Although those kinds of people are disproportionately represented in this population, it is true that relative to the population at large, this is going to be a market populated with retirees, with older workers, people over age 50, relative to the general population. They are more likely than the general population to be the spouse of a worker that is retired and is Medicare eligible. They themselves are not eligible for Medicare by virtue of their younger age. They are more likely than the population at large to be self-employed and they are more likely to live in rural areas. There is a different kind of distribution but on average they look like the population as a whole.

I think two characteristics of the individual population are particularly important for this market. One is that they are lower income. People who buy into the individual market do not have the same levels of income as people who are covered, especially in the group market. In particular in the group market—they are older than the population that is covered in the group market.

In the individual market, a quarter of the people who are buying coverage report income less than 200 percent of the Federal poverty level. That compares to only 16 percent in the group market. Half of the population shown in the group market has income that exceeds 400 percent of the Federal poverty level, but only 43 percent of people in the individual market have that level of income. So you are looking at median income in the group market of about 300 percent of poverty and in the individual market the median income is about 20 percent lower than that.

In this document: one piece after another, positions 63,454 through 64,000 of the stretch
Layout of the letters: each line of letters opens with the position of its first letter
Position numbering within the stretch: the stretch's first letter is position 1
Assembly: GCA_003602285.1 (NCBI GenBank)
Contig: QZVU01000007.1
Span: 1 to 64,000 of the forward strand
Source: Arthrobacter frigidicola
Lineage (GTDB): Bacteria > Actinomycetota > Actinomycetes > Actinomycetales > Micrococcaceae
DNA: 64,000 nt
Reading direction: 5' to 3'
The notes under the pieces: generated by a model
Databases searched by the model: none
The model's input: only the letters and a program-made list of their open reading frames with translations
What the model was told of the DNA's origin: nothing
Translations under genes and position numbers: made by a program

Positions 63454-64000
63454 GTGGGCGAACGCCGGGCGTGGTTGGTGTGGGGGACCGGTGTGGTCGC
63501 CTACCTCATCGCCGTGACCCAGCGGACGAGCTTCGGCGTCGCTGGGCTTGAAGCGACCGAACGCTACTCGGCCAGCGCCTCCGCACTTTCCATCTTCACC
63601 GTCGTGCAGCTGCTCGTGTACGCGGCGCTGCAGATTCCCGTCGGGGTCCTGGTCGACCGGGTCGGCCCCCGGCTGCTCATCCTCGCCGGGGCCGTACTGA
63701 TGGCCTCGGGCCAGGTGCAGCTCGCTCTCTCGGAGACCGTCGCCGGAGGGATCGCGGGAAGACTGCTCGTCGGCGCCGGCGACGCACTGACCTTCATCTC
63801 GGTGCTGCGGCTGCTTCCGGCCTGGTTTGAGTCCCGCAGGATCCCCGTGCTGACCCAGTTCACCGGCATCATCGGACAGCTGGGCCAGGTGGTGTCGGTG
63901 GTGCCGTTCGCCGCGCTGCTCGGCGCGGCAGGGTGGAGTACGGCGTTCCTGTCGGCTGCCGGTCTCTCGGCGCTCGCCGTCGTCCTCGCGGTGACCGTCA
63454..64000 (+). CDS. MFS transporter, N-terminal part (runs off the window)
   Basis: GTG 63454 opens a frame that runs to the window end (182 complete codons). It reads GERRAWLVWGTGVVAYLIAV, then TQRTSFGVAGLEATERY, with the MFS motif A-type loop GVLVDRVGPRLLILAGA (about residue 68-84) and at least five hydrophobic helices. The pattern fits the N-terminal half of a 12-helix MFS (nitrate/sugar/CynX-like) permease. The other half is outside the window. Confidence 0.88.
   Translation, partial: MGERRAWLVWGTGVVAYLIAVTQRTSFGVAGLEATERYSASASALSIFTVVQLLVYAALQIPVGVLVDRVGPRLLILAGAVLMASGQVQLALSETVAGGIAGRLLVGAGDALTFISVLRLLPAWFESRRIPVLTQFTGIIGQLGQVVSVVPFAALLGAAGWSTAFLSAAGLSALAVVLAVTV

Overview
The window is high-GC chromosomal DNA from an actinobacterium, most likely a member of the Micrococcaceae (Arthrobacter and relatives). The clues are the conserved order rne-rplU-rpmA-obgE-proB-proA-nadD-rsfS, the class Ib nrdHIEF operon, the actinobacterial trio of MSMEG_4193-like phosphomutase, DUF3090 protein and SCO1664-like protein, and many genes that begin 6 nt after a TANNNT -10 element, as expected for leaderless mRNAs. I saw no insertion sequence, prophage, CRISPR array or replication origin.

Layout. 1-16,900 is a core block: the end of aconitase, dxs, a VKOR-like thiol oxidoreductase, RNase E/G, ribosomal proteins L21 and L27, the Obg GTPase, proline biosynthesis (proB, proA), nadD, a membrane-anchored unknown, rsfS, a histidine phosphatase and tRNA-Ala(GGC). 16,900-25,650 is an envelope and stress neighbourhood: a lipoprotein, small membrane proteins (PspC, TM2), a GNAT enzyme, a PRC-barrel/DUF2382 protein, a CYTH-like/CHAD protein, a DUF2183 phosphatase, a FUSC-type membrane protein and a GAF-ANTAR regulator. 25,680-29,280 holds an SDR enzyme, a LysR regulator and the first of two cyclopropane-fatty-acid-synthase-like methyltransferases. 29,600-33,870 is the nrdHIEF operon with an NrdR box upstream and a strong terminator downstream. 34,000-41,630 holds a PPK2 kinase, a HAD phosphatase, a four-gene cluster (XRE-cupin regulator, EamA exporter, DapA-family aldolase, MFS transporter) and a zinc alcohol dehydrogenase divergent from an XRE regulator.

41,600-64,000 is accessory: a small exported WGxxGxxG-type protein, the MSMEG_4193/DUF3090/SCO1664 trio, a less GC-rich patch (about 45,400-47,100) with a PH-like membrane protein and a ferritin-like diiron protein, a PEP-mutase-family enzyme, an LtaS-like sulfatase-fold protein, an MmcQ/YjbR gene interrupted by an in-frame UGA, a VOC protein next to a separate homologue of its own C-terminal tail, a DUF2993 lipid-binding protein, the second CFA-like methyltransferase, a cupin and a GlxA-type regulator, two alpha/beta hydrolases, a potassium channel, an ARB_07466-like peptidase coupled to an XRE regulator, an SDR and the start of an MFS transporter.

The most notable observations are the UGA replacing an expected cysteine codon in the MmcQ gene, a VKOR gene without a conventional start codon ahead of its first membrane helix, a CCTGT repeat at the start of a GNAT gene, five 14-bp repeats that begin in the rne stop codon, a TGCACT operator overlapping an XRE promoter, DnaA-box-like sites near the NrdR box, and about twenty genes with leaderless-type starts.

Secondly, with respect to age, the individual market is distinctly older than the group market. Seventeen percent of the individual market is age 55 to 64 compared to just 10 percent in the group market.

That combination of features—lower income, higher age—presents a particular problem for affordability and we will talk, I am sure, throughout this hour about how insurance is rated. One of the key ways that insurance is rated is by age. Older people are charged more in the individual market than they would be charged in the group market. So that combination of being more likely to be older and more likely to be lower income creates a big problem of affordability in this market and it explains in large part why the market is so small.

Cindy DiBiasi: Let's talk a little bit about who is selling these policies.

Deborah Chollet: There are a large number of insurers in this market, but compared to a group market again, which is, I think, what many regulators certainly are more accustomed to looking at—it is a smaller market. There are fewer insurers. When I count up insurers by State offering health insurance coverage, that is an insurer that writes in 50 States would be counted as 50 insurers, I come up with almost 700 insurers in the individual market. Now, a number of those are national companies writing in 50 States. A large number of them however, write in fewer than 50 States. That compares to about 2,400 insurers in the group market. So the individual market is a little less than a third the size of the group market in terms of the number of insurers writing coverage.